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Ionizing & Non-Ionizing Radiation
Understanding Radiation:  

Decay Chains

Ionizing & Non-Ionizing Radiation

Most naturally occurring radioactive materials and many fission products; undergo radioactive decay through a series of transformations (loss of particles or electromagnetic energy from an unstable nucleus) rather than in a single step. Until the last step, these radionuclides emit energy or particle with each transformation and become another radionuclide. Man-made elements, which are all heavier than uranium and unstable, undergo decay in this way. This decay chain, or decay series, ends in a stable nuclide.

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For example, uranium-238 decays through a series of steps to become a stable form of lead. Each step in the illustration below, indicates a different nuclide. Only a few of the steps are labeled, and the numbers below each label indicate the length of the particular radionuclide's half-life. Uranium-238 has the longest half-life, 4.5 billion years, and radon-222 the shortest, 3.8 days. The last radionuclide in the chain, polonium-210 transforms to lead-210, and eventually the stable nuclide, lead-206.

Uranium-238 Decay Chain

Illustration of the decay chain for uranium-238.

The Importance of Radionuclide Decay Chains

Radionuclide decay chains are important in planning for the management and disposal of radioactive materials and waste and for site cleanup. As radioactive decay progresses, the concentration of the original radionuclides decreases, while the concentration of their decay products increases and then decreases as they undergo transformation.

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The increasing concentration of decay products and activity is called ingrowth. The illustration below shows ingrowth when the decay product is stable and the original radionuclide is replaced. In this situation, the activity decreases with decay of the original radionuclide.

Original Radionuclide Concentration:
decreases as radioactive decay progresses.
Stable Decay Product: concentration increases ("grows in") as radioactive decay progresses

If the decay products are not stable, their decay contributes to the total activity and makes planning for radiation protection more complex.

In the case of a radioactive waste repository, the mix of radionuclides in the waste will change over time.;The amount of radiation being released can actually rise over time as successive radioactive decay products undergo decay. The radiation protection standards set for a repository must take into account varying levels of radioactivity as successive iterations of radionuclide ingrowth take place, even though the process continues over thousands of years.

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How do scientists know how much radioactivity there will be?

The pattern of ingrowth varies according to the relative length of the half-lives of the original radionuclide and its decay products. Under certain conditions, decay products undergo transformation at the same rate they are produced. When this occurs, radioactive equilibrium is said to exist. Whether equilibrium occurs depends on the relative lengths of the half-live of radionuclides and their decay products.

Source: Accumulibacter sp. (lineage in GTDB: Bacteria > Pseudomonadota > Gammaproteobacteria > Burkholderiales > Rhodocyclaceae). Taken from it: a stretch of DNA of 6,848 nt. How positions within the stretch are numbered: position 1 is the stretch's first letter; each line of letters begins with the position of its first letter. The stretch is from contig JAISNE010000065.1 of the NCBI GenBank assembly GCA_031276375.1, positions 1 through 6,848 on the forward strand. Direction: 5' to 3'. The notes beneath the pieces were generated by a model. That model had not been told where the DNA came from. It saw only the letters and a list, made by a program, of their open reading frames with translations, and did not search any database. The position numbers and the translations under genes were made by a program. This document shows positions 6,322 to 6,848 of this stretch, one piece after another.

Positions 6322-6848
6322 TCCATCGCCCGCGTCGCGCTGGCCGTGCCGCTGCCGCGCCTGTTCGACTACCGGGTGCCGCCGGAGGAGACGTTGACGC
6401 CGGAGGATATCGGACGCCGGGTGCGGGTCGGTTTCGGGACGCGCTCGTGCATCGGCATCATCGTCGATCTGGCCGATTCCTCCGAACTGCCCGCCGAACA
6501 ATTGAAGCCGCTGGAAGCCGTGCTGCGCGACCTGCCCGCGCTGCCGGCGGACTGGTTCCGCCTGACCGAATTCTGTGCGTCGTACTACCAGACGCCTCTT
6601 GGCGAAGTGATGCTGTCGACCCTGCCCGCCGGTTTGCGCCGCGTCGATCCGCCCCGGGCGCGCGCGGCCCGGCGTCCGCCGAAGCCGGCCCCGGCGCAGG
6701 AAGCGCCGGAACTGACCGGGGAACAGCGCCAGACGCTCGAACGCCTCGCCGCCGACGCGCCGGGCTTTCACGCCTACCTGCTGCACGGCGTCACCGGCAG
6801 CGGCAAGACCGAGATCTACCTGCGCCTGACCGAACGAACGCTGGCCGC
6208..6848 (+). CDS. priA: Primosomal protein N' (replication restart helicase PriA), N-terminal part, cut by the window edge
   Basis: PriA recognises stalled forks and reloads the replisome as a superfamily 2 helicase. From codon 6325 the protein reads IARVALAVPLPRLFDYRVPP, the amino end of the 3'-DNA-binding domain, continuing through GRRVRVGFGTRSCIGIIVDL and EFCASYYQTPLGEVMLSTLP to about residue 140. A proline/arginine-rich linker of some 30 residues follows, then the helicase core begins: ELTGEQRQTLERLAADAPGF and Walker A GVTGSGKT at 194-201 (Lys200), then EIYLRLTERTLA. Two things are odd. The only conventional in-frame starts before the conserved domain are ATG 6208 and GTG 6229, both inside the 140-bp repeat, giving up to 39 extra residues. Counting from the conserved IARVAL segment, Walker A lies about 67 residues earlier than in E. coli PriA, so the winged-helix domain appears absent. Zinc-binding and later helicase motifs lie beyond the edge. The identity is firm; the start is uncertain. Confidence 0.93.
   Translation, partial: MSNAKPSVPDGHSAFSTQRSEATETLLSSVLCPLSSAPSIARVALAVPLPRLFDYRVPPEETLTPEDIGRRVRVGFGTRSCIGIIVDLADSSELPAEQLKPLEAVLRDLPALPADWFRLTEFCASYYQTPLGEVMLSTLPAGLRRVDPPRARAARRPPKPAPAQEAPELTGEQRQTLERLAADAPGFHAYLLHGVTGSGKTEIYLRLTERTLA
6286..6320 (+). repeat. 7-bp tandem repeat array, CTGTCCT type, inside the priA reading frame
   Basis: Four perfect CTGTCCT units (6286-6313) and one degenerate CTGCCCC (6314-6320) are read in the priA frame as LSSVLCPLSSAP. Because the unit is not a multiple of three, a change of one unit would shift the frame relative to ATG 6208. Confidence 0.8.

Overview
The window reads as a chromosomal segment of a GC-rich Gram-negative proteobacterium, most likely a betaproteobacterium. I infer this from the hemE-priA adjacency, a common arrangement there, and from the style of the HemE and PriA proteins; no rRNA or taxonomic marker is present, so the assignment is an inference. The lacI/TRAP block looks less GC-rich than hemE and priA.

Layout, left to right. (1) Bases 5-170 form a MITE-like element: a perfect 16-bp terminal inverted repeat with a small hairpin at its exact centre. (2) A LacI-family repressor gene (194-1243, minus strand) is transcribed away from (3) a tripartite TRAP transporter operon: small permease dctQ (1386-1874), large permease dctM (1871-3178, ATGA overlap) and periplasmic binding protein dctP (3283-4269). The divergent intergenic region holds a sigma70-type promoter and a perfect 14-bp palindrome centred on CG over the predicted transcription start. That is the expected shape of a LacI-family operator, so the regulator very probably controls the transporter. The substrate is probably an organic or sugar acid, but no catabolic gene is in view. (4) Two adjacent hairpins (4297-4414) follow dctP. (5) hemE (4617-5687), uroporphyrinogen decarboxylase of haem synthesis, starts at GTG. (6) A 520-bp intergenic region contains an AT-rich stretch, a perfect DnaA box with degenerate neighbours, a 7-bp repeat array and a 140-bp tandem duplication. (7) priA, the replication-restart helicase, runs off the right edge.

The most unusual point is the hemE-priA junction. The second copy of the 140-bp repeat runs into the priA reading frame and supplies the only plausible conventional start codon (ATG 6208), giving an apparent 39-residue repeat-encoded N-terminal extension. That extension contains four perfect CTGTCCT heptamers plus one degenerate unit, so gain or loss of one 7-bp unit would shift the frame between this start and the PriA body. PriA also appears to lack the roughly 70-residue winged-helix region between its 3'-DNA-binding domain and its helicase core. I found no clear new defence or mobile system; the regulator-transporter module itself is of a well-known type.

Using equations that account for half-lives, the rate of ingrowth, whether equilibrium occurs, the original amount of radionuclide, and the steps in its decay chain, scientists can estimate the amount of activity that will be present at various points.

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Radon ingrowth during uranium decay

The importance of understanding decay chains is illustrated by the ingrowth of radon-222 during decay of uranium-238. Uranium was distributed widely in the earth's crust as it formed. Given the age of the earth, uranium's slowly progressing decay chain now commonly produces radon-222. It is radioactive and has several characteristics that magnify its health effects:

During exposure assessments, we pay close attention to the potential for radon generation. In designing cleanup standards for uranium mill tailings sites, we targeted radium-226, which decays to radon-222, rather than the radon-222 alone. The radium-226 continue to generate radon-222 during its much longer half-life.

Radon and uranium miners

A higher than expected level of lung disease in uranium miners helped call attention to the effects of radon-222. The miners worked long hours in enclosed spaces, surrounded by uranium ore and radon that seeped out of the rock. Health workers expected to see health problems in the miners that would reflect direct exposure to radiation. Instead, the predominant health problems were lung cancer and other lung diseases.

First the health workers suspected the dust itself. They knew that high concentrations of small particles, such as coal dust, asbestos, or cotton fibers, could damage workers' lungs. However, close examination of the uranium-238 decay chain identified radon-222 as the most likely culprit.

This led to regulations in two areas:

  1. improved ventilation in uranium mines and
  2. limits on the amount of radon ventilated from the mines to the ambient air.

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